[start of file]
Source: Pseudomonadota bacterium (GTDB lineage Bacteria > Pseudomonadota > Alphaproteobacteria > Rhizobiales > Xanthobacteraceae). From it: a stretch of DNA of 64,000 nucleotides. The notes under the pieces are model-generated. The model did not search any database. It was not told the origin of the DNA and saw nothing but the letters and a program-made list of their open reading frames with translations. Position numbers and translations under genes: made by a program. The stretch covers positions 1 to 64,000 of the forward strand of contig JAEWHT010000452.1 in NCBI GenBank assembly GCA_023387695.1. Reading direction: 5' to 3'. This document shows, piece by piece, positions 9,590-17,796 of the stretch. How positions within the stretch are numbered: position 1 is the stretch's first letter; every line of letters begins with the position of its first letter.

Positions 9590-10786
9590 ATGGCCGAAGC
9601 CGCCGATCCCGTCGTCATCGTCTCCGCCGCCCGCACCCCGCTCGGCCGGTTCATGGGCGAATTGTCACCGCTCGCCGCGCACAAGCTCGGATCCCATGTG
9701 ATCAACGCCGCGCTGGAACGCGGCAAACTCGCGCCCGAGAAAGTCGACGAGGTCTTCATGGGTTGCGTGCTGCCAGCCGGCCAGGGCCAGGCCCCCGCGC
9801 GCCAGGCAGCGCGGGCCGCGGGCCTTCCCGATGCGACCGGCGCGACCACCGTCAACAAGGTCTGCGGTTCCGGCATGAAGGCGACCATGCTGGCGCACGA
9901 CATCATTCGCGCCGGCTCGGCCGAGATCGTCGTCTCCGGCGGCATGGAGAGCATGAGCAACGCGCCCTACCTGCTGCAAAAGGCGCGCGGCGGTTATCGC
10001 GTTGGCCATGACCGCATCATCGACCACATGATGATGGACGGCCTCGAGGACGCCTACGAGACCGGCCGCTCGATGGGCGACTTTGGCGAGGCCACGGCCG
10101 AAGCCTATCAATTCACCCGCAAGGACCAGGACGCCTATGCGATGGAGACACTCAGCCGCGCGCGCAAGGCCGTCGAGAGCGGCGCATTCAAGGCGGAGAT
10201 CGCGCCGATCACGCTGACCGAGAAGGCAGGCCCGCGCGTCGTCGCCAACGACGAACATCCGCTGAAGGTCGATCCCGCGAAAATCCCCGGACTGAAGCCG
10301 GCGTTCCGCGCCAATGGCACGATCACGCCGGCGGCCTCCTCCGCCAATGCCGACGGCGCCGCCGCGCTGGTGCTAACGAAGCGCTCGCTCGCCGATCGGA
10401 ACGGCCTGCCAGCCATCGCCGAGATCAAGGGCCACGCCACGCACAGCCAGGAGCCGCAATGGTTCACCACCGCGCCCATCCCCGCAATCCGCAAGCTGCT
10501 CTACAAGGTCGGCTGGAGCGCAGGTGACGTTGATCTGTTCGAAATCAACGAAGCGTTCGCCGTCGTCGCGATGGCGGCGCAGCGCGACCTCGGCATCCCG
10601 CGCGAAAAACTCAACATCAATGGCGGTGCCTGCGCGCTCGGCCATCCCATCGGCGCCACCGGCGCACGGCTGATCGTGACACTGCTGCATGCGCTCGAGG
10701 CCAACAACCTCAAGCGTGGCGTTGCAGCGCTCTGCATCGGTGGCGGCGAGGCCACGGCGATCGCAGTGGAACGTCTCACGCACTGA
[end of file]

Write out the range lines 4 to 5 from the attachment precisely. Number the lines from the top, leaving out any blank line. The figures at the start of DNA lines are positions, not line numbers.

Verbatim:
9601 CGCCGATCCCGTCGTCATCGTCTCCGCCGCCCGCACCCCGCTCGGCCGGTTCATGGGCGAATTGTCACCGCTCGCCGCGCACAAGCTCGGATCCCATGTG
9701 ATCAACGCCGCGCTGGAACGCGGCAAACTCGCGCCCGAGAAAGTCGACGAGGTCTTCATGGGTTGCGTGCTGCCAGCCGGCCAGGGCCAGGCCCCCGCGC